At the risk of sounding like a press release, John Garcia has managed to carve himself out a unique niche in the music world solely by being among the progenitors of his chosen style. Beginning with Kyuss and continuing through Slo Burn and then with Vista Chino, Garcia is a prominent face on the Mount Rushmore of desert music, whether it be called desert rock or desert metal.
Forging ahead as a solo artist for the first time, Garcia strikes bravely with an eponymous record that centers on his desert roots, but is filtered through his personal experience with the blues and unfettered by the experimentations of the musicians around him. Sure, luminaries and friends like Nick Oliveri and Danko Jones make guest appearances, but the star of the show is John Garcia himself.
Garcia’s voice melds and mixes into the greater alloy of the persistent, idiomatic drone of desert rock, creating a mystique that is palpable but navigable with a proper understanding of the blues. The defining characteristic of Garcia’s vocal prowess is the controlled desperation that seeps through his voice, the dry delivery that launched a thousand also-ran careers. The experience begins with the strained refrain of “My Mind,” a cut that’s about as bombastic as desert rock gets, but still succeeds at capturing the imagination and drawing the listener into the headspace of the song.
Well represented is the minimalism of desert rock, an ethos that puts bite size portions of notes together and repeats them under they’ve wormed into your ear and won’t let go. It’s more of a science to write such riffs than anyone expects, the end result being almost like a rock version of a Philip Glass composition. Such is the case with “Rolling Stoned,” a bouncy but repetitive piece that showcases Garcia’s talent while retaining much of his roots.
The album’s meat comes from the middle, starting with the undulating “Flower,” and then skipping a cut to get to the crunch of “5000 Miles.” The former song is an excellent kickstarter, coming off like a slowed-down Ramones song pumped through an additional layer of analog equipment, while the latter is a dynamo, a prime example of the contained, well-paced ferocity of desert rock. If Monster Magnet were dehydrated and delirious in the sun, they would sound like “5000 Miles.” And that is a compliment.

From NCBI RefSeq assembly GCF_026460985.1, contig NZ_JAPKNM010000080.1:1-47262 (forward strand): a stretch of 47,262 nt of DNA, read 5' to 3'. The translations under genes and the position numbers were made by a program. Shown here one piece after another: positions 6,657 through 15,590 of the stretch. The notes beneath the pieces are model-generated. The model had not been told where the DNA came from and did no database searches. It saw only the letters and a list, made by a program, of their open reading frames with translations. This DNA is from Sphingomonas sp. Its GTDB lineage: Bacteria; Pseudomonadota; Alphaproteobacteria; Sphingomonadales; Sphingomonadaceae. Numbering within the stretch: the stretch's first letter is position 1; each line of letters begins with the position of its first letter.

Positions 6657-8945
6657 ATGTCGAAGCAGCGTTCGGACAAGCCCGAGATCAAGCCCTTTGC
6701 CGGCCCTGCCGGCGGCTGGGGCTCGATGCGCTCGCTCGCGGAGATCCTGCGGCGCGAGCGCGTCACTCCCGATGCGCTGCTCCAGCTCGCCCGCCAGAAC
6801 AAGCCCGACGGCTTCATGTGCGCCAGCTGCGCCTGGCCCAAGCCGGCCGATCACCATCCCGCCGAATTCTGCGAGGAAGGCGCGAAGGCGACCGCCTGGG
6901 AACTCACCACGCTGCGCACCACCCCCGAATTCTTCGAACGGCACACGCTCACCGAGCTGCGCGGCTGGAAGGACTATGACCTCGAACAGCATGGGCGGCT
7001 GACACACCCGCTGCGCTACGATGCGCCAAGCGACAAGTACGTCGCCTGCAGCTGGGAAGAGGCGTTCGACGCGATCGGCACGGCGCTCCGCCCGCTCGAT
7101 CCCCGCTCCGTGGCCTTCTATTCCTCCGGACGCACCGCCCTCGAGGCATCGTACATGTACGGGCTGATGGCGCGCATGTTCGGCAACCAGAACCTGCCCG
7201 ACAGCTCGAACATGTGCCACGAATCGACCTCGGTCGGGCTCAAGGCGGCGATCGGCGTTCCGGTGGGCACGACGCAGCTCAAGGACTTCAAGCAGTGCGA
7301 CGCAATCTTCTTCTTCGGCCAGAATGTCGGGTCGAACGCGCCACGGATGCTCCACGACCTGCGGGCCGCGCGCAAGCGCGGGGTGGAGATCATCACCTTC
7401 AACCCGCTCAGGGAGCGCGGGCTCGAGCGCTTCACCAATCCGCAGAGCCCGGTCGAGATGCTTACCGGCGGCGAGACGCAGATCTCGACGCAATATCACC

And then, “Confusion.” It is simultaneously the album’s most stark, most academically interesting and most powerful song. It revels in the unaided, barely on time guitar signature, laying the melody, such as it is, bare. The track is emotional and raw, a needed reminder that songs need not be punishing or even remotely percussive to be dire and edgy. Some will love the song and some hate it, but its bravery in concept can hardly be challenged. For all the great stuff on John Garcia’s solo album, “Confusion” might be its most honest three and a half minutes.
What it comes down to though is that the individual listener’s appreciation for music in this style will dictate much of whether he or she likes this record. Good, bad or indifferent, John Garcia is keeping his music relatively close to his vest, and there are plenty of people who can only tolerate the seamless sameness and scarce variety of desert rock in short bursts. So, there’s that.
Nonetheless, John Garcia’s first solo attempt is laudable for its execution and blending of healthy blues standards with the tenets of the genre Garcia made famous. Fans of his other work will be greatly rewarded with this album, which is well-written and even more appreciable in execution. It’s a really, really solid record. Check it out.